SEC claims XRP Holders are “Too Partial,” citing physical violence references

The U.S. Securities and Exchange Commission has filed another reply memorandum of law, opposing XRP holders’ intervention in the Ripple case.

The agency states that they cannot appear as amici curiae (“friends of the court”) because they are “too partial” and their interests align with those of the defendants.

Movants’ counsel John Deaton is also being accused of attacking the SEC:

And Movants’ counsel uses profanity and references physical violence in publicly attacking the SEC and its staff.   

In its initial reply, the SEC cited two occasions when Deaton resorted to physical violence references:

For example, in response to a report about a discovery dispute in this matter, Deaton tweeted on March 12, 2021: “[T]here is only one way to deal with a bully. PUNCH THAT MF IN HIS FACE . . . I’m up at 3 am for a reason [profanity] See you soon @ SEC_News.” On March 3, 2021, Deaton posted a video that he described as a “mock cross examination” of Chairman Clayton containing many inflammatory statements, including about supposed drug use, and that Deaton “might have to walk over and slap the [profanity] out of” Chairman Clayton.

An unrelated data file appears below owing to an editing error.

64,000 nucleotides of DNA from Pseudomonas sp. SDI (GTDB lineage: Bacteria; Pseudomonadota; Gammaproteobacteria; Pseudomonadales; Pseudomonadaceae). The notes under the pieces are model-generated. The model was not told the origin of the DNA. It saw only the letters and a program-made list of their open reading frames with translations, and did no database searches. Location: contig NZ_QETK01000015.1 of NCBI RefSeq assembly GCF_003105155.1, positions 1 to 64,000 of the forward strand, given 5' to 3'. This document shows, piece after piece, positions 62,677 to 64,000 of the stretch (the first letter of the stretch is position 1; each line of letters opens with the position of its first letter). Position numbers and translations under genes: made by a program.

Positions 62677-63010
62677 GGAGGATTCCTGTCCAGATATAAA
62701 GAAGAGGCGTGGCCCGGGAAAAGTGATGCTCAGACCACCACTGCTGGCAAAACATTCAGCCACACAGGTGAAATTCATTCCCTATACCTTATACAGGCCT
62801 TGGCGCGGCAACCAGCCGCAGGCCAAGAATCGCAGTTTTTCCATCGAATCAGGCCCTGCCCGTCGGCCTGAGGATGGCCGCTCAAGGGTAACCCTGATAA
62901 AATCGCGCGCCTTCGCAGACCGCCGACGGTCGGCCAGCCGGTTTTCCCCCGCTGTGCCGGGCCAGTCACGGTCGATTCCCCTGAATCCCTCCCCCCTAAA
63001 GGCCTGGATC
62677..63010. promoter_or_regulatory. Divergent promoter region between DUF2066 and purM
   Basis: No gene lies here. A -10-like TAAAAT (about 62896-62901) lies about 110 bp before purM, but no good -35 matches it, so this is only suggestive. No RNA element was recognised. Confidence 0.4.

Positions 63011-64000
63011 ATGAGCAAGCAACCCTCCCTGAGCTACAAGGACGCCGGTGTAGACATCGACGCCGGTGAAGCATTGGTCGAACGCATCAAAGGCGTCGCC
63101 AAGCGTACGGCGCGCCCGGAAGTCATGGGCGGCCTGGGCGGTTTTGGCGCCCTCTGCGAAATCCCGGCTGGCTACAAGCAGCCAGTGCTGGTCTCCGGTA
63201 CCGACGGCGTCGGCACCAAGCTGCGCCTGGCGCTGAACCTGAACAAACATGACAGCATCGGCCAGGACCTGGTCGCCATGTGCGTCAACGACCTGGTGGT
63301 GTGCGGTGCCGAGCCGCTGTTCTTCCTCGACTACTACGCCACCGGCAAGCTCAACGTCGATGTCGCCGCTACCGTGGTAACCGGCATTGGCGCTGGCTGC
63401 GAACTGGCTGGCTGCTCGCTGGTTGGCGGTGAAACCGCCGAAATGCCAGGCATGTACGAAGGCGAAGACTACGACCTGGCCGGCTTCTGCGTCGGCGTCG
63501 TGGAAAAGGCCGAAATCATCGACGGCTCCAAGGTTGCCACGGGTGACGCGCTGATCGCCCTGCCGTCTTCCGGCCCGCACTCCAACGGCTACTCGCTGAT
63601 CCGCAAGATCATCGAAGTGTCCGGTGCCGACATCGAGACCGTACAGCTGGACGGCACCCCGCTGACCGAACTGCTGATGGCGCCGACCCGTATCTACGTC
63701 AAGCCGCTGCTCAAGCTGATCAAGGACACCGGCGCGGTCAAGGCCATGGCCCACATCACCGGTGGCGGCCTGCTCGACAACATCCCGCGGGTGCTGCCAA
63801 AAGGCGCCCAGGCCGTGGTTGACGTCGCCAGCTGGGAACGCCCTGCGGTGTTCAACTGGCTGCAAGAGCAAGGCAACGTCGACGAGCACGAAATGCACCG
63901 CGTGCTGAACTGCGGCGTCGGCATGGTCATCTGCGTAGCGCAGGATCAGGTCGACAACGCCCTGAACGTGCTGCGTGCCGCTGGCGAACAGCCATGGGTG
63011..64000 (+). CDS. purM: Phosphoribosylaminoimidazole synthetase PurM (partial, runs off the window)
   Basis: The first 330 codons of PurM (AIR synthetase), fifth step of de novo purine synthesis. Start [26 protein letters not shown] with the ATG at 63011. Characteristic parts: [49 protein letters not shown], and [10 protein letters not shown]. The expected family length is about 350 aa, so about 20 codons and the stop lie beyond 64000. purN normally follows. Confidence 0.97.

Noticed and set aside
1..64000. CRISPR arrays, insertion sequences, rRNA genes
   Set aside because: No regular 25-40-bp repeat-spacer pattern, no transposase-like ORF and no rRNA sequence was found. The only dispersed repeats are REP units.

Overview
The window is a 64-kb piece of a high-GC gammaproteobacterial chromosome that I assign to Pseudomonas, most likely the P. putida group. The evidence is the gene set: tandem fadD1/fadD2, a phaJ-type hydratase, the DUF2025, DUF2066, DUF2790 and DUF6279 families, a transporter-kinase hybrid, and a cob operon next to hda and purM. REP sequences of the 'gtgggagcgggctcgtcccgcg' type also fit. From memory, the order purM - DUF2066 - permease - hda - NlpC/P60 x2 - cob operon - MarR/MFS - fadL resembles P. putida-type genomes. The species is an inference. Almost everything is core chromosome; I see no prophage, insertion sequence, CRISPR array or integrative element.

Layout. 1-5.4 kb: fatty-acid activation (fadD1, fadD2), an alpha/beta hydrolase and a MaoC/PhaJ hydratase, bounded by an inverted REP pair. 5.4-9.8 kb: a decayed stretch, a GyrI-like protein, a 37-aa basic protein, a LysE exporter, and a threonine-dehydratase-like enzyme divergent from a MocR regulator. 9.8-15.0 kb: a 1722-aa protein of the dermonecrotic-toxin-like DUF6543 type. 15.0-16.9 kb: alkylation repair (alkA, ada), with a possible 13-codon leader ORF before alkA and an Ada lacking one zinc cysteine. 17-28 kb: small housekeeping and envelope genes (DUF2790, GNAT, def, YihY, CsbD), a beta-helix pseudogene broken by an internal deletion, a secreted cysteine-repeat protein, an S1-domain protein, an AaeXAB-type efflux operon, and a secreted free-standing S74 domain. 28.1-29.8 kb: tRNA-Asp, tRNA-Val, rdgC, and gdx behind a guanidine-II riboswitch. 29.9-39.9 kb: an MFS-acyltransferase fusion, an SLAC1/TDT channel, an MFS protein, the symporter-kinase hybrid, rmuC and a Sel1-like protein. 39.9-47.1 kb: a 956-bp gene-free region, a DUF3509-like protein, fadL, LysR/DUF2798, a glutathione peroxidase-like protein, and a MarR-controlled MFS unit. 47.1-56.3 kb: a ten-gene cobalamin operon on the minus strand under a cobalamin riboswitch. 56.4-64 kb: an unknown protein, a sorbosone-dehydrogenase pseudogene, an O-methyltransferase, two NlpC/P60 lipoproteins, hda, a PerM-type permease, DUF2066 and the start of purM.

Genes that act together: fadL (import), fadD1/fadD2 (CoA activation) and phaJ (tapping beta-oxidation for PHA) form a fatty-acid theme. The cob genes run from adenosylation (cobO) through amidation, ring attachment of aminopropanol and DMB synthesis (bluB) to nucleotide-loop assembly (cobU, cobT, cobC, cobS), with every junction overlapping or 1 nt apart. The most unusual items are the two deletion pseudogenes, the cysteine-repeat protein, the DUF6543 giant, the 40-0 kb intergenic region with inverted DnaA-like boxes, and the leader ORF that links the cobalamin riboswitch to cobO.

The SEC also states that the movants are attempting to “inappropriately” expand the issues of the Ripple case after previously mentioning that an intervention would compel the regulator to bring an enforcement action against them.

Deaton denies promoting violence

In turn, the movants claim that the SEC is “attacking the messenger” by portraying Deaton as an “unhinged conspiracy theorist crusader.”

The counsel denies inciting violence, downplaying his above-mentioned comments as “satirical” and “humorous”:

For the SEC to use the above scenario and imply or suggest that Attorney Deaton was promoting violence or drug use is sad and pathetic. It is a clear attempt to cast Attorney Deaton in the most unfavorable light, hoping that it will have a negative impact on the motion to intervene.

In addition, XRP holders reiterate that they have a “cognizable interest” in the case, but they are not adequately represented by Ripple.

Source: UToday

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